Even if you had a booming business prior to the pandemic, with loyal customers and great foot traffic, you can’t just assume everything is going to return to the status quo once people are fully out and about again. Habits were broken, new habits were created; many people are taking stock of their personal and financial situations to determine what really matters to them.
Whether you sell essential goods, leisure items, or niche products, you have two market forces working against you: the perennial difficulty of attracting customers – new and old – to your location(s), and direct competition from other retailers who are going to be doing everything they can to win new customers. For all practical purposes, even for companies that have been in business for decades, everyone is starting at square one.
Somebody is going to get those customers. So, how do you ensure it’s you?
Your Online Presence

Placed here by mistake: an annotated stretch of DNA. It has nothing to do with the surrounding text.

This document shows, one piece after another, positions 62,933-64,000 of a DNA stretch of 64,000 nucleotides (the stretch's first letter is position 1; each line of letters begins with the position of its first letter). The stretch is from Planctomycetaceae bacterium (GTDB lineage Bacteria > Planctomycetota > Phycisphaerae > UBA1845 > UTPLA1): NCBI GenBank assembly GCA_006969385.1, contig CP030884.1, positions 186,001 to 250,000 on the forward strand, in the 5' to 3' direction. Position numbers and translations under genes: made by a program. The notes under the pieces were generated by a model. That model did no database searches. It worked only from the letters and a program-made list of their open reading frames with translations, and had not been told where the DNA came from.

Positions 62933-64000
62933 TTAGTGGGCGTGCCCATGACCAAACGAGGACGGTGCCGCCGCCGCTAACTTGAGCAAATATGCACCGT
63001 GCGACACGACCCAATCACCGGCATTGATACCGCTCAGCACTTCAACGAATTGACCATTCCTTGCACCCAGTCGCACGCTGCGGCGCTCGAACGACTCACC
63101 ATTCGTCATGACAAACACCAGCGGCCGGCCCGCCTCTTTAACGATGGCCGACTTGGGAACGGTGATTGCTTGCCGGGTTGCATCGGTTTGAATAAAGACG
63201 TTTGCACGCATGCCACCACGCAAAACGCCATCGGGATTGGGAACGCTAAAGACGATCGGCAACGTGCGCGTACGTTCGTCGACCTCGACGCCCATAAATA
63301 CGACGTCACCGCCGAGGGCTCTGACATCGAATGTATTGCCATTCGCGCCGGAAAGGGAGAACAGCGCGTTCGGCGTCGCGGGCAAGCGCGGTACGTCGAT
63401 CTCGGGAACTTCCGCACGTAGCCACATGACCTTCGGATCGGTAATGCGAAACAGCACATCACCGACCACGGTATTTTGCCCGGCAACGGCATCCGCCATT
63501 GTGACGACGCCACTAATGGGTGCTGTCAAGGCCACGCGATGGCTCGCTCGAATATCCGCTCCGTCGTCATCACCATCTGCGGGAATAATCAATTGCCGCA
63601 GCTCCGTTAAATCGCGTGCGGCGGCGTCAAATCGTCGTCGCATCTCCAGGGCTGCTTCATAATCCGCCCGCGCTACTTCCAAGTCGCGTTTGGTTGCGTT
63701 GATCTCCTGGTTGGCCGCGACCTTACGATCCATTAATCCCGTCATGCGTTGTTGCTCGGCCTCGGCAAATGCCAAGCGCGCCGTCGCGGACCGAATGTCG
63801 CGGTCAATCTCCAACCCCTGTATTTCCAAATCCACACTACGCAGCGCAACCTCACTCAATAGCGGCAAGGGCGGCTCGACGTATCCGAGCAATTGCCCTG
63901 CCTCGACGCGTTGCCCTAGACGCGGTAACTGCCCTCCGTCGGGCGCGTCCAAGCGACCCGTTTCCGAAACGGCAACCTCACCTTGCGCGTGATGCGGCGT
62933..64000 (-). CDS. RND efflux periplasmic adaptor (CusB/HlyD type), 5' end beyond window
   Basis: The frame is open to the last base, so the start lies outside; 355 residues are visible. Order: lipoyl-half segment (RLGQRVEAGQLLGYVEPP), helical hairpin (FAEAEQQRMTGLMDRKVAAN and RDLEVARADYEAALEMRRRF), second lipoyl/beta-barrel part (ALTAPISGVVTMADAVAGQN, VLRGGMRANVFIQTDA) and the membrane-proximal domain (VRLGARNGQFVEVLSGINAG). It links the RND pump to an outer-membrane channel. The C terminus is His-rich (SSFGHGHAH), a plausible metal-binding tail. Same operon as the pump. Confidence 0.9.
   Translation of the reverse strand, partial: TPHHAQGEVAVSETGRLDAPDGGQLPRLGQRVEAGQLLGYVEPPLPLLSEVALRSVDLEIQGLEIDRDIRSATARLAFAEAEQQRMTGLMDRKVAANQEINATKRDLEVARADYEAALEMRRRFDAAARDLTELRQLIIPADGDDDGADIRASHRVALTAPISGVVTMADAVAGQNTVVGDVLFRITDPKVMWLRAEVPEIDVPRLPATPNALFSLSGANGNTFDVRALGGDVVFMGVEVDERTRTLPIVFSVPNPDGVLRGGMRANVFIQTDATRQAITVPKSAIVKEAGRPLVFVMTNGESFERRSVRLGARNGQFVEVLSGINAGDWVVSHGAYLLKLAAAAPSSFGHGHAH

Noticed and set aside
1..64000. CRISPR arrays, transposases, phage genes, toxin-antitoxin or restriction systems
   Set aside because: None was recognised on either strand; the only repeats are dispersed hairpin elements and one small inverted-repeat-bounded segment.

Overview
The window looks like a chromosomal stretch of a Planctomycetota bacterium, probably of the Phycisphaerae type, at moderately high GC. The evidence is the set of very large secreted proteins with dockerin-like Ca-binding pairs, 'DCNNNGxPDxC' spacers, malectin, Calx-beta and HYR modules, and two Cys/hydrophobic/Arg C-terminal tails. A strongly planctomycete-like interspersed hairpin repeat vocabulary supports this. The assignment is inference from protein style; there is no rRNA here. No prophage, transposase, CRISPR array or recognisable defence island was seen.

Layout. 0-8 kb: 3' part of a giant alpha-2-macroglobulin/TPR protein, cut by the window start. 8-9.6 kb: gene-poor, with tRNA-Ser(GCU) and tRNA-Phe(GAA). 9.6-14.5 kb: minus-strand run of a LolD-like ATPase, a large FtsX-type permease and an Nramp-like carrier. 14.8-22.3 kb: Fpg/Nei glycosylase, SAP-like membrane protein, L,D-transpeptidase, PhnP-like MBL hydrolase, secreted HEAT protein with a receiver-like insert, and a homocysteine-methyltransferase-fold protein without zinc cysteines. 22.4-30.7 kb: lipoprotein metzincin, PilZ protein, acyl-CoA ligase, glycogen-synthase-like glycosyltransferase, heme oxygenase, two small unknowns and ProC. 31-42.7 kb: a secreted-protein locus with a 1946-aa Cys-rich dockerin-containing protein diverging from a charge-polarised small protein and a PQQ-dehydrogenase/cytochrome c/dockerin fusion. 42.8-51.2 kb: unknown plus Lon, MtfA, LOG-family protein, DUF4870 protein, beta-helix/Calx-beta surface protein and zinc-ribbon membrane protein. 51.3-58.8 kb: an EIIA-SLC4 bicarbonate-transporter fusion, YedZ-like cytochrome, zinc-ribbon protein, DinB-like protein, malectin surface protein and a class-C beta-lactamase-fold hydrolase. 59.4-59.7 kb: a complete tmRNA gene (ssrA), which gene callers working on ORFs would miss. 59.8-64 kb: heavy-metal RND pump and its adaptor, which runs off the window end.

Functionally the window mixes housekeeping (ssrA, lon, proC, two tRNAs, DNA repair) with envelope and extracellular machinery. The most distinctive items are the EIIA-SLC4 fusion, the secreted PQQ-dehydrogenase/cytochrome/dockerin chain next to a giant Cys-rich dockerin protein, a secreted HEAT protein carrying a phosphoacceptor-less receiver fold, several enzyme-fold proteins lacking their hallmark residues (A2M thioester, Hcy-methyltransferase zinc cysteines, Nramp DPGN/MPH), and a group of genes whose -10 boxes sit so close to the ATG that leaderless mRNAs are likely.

Undoubtedly, the last year and a half has emphasized for you the importance of having an online presence. It’s no longer enough to just have a website with basic info about store hours and your products, you need to be active and engaged through multiple platforms. Even if most (or all) of your business is done in a physical location, a strong web presence is invaluable.
While COVID-19 might have accelerated this trend, the reality is that the future of retail (even in-store retail) is online. People live their lives as much on the Internet as they do in the physical world, and if you want their physical money, you’re going to need their digital attention.